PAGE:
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Disparity of force, the unarmed opponent and fear

Discussion in 'Carry Issues' started by Sam Spade, May 5, 2012.

  1. Sam Spade

    Sam Spade Lifetime Member

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    A recurring theme on the board is shooting in response to an unarmed attack. Though I don't know every poster's background, some of the undercurrents concern me. So, this post on the basics involved. The material in it is drawn primarily from Ayoob's course on the judicious use of deadly force (by permission) and my work in LE covering use of force.

    First, the justification for the use of deadly force. It has to be based on a reasonable fear for your life. That means that you have to be able to articulate that your opponent has the means, the opportunity and the intent to kill you or do great bodily injury. (Some refer to ability, opportunity and jeopardy. I think the way I was originally taught is clearer.)

    Opportunity is the delivery system--can he make good on his desire. Talking about unarmed assailants, that means that they have to be close, and not on the other side of a locked door or 8' chain link fence. Close doesn't mean touching, but in practical terms, it likely will. You should consider the practicality of your method of carry and your ability to present and employ the firearm at those tight distances. It's highly likely that you're going to have to fight your way to the gun.

    Intent talks to the actual plan of the opponent. You don't have to be a mind-reader, but you do have to be able to articulate what made you believe that a potentially lethal assault was about to be delivered. Documentable knowledge about pre-assault clues is a plus here.

    Means refers to the method of delivering lethal or near-lethal force. I saved this for last, because it's where the issue arises when talking about an unarmed adversary. The totality of the circumstances matter, but you need to describe some disparity of force between you and the other guy. When we're talking average guy against average guy, you're going to have a very hard time explaining that he was a lethal threat. Why? The DoJ figures have some 2.4 million simple assaults occuring every year. http://bjs.ojp.usdoj.gov/content/pub/pdf/cv10.pdf That's obviously a lot. But when we look to homicides, there were only 745 as a result of beatings in 2010. http://www.fbi.gov/about-us/cjis/uc.../crime-in-the-u.s.-2010/tables/10shrtbl08.xls It's on you to explain how that 0.31% ratio rises to a reasonable fear in your case.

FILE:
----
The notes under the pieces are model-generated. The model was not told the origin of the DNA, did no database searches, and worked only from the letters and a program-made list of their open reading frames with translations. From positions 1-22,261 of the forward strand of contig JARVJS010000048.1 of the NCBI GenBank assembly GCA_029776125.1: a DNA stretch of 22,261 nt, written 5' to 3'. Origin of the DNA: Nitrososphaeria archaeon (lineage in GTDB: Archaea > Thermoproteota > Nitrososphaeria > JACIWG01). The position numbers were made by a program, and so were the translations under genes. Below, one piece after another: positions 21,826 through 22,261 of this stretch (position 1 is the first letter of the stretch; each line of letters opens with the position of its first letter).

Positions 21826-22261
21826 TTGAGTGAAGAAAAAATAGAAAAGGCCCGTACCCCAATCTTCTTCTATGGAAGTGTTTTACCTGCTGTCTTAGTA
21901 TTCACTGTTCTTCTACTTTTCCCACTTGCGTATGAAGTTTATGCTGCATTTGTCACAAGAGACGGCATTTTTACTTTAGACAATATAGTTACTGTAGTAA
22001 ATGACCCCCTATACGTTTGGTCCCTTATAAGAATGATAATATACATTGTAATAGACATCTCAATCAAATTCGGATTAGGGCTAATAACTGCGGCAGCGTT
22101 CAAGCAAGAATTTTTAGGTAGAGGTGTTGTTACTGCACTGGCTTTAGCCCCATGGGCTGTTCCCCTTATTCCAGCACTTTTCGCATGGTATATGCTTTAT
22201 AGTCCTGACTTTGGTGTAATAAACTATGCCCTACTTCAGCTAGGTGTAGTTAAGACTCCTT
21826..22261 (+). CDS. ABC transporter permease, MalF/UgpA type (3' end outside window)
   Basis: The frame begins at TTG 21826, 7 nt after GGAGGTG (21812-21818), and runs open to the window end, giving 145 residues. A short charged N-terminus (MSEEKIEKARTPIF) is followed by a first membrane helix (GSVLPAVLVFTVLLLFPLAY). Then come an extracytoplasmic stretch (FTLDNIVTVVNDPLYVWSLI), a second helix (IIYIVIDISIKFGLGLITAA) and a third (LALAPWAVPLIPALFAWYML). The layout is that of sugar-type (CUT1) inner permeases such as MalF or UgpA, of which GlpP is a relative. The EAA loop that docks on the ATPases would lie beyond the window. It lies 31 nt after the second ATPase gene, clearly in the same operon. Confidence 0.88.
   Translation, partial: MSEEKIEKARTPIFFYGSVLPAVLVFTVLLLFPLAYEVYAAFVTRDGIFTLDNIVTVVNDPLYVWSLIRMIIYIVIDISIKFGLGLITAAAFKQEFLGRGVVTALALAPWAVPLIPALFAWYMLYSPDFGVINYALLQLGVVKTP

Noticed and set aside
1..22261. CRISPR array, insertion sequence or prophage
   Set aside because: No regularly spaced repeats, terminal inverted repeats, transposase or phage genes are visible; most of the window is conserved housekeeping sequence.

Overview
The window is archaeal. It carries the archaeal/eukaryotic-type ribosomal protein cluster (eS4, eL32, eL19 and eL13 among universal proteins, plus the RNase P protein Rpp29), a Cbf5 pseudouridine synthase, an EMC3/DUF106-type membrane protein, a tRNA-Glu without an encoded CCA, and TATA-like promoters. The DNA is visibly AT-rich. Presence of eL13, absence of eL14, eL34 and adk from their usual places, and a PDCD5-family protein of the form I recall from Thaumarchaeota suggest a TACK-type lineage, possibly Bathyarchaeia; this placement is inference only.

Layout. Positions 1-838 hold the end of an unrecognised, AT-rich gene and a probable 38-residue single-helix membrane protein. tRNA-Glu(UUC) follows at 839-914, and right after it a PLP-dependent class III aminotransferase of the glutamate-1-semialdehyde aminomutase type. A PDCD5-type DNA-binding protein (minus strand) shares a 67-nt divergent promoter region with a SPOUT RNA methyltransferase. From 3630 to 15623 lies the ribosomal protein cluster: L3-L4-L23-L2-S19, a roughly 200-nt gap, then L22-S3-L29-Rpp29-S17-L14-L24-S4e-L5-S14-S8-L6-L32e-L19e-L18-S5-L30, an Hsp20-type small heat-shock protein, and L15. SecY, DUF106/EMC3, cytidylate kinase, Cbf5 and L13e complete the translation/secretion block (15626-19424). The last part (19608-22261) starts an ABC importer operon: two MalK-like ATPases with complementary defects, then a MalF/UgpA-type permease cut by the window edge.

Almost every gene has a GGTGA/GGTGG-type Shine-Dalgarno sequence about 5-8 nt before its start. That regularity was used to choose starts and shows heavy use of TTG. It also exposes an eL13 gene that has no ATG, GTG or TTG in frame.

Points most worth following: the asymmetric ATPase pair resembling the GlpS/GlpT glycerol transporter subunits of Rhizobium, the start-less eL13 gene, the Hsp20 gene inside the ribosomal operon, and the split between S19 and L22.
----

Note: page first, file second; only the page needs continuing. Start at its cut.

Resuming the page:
So you need a disparity in force that you're using the gun to equalize. That can be petite woman vs. monster man, it can be arthritic gandparent vs young banger, it can be a significant disparity of numbers. Or it can be a disparity as a result of situation--you're down and can't get up, you're hit and feel yourself blacking out. Ayoob, who should know, says that there isn't any large body of research on what match-ups are "fair" and which support the use of deadly force. My own student shot in a 3:1 situation after taking blows to the head and was prosecuted vigorously (2 trials, both that ended in hung juries. No conviction, but more than one juror wanted to send him to prison.)

    This all comes back to the reasonable fear that I referenced above. Not all fear is reasonable. Reasonable fear can be articulated through means, opportunity and intent as described. Terror, or naked fear, or unreasonble fear doesn't make the grade. If you're relying on stories of one-punch deaths to justify your actions, you've got to overcome that 745:2,400,000 ratio, and you have to deal with the mind of every juror that's been in schoolyard fight or seen a boxing match. Naked fear is that "well, it could happen" thing; you have to avoid it. Reasonable fear is "it's happening now, and I know why".

    Anyway, I hope this sparks research and consideration. Please let me know if I've been unclear on anything.
     
    happyguy likes this.
  2. jdavionic

    jdavionic NRA Member

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    I think you need to clarify on the justification. The specifics vary...for example, some states cite '...you believe your life was in danger or you were in danger of great bodily harm.' When discussing beatings (or more specifically, mob beatings), you may want to clarify this area.